Kansas tax revenue experiences effects of pandemic response


For April, Kansas retail sales tax collections fell by 8.2 percent from last April, and much income tax revenue is deferred to July.

Two reports from the State of Kansas reveal some of the effects of the response to the pandemic on state finances.

On the current situation, the Consensus Revenue Estimating Group remarked, “given the magnitude and number of uncertainties that currently exist, and the potential for volatility of our forecasts has never been higher.” The group met on April 20, 2020, and issued its long-form report dated April 30.

For revenue, the group “decreased the overall estimate for FY 2020 and FY 2021 by a combined $1.272 billion relative to the previous estimate made in November.” Fiscal year 2020 ends on June 30, 2020.

When reporting on Kansas tax collections, the comparison is usually made to the estimated collections. Those estimates have been revised in April. To get a feel for the effects of the response to the pandemic, it is best to compare to the same month the prior year, with a few caveats.

For example, individual income tax revenue fell by $526 million (65.0 percent) from last April, based on a revenue report released on May 1. Corporate income tax revenue fell by nearly the same percentage. The estimating group notes that the deadline for filing and paying these taxes was moved from April to July, which explains the steep decline. The CRE group estimates $645.8 million of tax revenue will be deferred to July, which is in fiscal year 2021. Note that this revenue is deferred, meaning the state still expects to collect it, as it reflects economic activity during calendar year 2019, before the response to the pandemic.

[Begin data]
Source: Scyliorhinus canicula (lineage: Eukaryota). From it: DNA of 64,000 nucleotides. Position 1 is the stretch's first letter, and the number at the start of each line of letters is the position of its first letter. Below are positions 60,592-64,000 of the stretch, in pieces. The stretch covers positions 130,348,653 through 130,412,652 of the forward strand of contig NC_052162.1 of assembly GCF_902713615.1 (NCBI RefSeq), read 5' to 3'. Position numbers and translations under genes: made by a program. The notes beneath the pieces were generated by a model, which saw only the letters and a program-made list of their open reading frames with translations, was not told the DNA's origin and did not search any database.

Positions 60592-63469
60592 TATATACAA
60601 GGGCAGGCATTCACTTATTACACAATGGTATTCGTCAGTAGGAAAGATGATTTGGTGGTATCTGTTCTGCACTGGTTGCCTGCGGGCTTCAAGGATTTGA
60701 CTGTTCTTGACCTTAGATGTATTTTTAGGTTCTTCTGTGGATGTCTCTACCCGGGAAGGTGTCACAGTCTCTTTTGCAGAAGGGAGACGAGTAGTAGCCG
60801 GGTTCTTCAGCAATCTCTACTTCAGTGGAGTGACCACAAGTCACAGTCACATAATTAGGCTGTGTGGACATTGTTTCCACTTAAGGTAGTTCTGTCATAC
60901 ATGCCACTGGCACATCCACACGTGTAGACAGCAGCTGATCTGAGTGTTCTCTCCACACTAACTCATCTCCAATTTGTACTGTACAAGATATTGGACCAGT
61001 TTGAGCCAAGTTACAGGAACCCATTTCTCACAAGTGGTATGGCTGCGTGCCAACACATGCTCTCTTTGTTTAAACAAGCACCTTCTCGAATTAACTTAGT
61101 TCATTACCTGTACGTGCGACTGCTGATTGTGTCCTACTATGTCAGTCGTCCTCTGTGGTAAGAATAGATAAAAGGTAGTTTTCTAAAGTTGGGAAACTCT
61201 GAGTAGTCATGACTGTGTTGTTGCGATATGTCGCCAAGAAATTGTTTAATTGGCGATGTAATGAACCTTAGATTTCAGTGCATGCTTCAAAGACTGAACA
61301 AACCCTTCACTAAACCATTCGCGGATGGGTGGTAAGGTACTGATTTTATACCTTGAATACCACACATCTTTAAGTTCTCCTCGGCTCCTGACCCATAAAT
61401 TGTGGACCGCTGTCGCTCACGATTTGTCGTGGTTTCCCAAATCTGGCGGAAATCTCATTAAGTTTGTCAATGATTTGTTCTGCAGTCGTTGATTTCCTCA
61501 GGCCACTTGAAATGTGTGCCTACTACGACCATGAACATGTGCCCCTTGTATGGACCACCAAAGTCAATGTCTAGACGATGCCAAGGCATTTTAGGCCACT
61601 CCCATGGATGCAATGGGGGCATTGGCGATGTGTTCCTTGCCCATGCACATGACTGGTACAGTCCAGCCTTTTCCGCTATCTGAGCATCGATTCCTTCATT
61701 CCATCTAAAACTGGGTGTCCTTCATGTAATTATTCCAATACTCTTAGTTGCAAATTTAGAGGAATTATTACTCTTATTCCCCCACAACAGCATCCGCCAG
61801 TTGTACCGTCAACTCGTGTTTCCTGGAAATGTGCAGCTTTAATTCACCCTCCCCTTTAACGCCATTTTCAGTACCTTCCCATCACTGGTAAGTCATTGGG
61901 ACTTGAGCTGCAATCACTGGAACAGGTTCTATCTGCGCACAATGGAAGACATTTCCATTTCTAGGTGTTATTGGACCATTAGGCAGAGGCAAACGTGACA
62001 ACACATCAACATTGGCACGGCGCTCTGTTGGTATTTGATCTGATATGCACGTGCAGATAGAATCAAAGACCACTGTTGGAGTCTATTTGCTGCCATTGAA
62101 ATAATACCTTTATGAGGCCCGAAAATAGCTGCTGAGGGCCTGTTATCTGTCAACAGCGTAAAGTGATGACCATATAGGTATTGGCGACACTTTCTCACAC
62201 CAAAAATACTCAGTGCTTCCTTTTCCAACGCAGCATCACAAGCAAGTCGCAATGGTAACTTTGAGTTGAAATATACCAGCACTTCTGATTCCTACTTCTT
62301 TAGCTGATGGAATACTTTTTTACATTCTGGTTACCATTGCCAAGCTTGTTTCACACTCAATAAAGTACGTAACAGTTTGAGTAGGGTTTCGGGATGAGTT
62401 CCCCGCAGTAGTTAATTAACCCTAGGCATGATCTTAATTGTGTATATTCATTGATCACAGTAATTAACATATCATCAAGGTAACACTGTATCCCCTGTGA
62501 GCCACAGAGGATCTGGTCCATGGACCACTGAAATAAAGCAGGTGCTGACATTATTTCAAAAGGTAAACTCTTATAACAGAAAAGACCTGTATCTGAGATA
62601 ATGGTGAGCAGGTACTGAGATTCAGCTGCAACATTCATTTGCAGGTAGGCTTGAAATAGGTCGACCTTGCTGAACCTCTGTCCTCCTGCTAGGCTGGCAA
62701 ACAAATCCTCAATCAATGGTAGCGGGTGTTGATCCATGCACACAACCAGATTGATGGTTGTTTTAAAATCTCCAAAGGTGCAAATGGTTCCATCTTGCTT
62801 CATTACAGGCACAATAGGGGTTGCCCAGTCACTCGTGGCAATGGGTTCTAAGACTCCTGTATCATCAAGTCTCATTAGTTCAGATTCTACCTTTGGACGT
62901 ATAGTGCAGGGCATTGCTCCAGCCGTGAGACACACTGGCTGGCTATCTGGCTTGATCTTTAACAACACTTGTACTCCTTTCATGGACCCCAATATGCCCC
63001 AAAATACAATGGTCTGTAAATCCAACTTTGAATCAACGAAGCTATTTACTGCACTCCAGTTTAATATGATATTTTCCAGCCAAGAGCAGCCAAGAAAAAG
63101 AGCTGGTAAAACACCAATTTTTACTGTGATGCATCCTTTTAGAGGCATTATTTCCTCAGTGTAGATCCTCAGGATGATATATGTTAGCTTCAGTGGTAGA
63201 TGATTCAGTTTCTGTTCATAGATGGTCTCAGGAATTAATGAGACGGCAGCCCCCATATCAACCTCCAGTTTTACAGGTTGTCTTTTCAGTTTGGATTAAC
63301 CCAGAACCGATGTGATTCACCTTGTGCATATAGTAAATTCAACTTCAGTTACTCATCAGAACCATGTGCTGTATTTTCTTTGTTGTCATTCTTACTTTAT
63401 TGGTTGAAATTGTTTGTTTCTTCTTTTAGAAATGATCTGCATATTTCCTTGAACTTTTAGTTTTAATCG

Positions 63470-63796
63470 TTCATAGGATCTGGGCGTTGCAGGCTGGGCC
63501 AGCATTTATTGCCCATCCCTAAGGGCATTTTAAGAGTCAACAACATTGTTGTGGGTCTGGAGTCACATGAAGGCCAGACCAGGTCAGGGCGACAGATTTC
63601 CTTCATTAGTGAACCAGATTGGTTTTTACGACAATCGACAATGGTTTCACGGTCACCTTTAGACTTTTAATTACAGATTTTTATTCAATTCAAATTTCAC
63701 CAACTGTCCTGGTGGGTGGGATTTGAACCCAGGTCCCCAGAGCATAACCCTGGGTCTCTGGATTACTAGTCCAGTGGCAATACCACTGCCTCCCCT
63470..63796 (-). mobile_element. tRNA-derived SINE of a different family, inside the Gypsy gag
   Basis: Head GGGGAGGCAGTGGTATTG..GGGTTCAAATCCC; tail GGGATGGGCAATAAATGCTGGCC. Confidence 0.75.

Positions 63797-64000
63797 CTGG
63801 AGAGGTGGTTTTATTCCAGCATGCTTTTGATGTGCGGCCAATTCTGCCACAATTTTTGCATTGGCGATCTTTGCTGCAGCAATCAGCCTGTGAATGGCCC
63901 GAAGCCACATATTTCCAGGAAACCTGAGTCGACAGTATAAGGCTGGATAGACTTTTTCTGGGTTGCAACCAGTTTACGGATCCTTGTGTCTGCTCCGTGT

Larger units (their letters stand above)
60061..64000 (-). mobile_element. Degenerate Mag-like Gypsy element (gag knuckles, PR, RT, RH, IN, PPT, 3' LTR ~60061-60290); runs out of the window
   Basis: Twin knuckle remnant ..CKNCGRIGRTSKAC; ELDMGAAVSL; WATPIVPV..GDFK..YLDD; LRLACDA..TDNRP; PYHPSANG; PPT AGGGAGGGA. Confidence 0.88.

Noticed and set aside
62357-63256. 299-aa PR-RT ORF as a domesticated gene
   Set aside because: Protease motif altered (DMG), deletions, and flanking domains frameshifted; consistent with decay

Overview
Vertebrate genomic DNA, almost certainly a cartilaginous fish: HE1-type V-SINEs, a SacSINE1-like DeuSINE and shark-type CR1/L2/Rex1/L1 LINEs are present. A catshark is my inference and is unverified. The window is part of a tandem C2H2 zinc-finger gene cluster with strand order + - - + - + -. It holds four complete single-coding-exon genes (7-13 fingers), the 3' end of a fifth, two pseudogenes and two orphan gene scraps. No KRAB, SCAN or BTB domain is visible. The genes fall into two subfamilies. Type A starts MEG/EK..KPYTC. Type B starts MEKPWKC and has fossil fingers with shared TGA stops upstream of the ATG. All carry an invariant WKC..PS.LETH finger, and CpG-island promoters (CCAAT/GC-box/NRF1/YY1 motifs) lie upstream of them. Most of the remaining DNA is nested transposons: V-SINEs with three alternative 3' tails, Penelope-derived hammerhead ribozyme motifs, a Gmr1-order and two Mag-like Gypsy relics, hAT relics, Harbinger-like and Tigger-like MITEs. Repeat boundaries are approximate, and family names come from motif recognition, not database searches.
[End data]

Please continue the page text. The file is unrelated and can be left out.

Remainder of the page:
Retail sales tax collections fell by $16 million (8.2 percent) from last April. For all excise taxes, which includes retail sales tax, revenue fell by $11 million (4.5 percent). Compensating use tax rose by $5 million (14.9 percent).

My interactive visualization of Kansas tax revenue has been updated with April data. Click here to use it.


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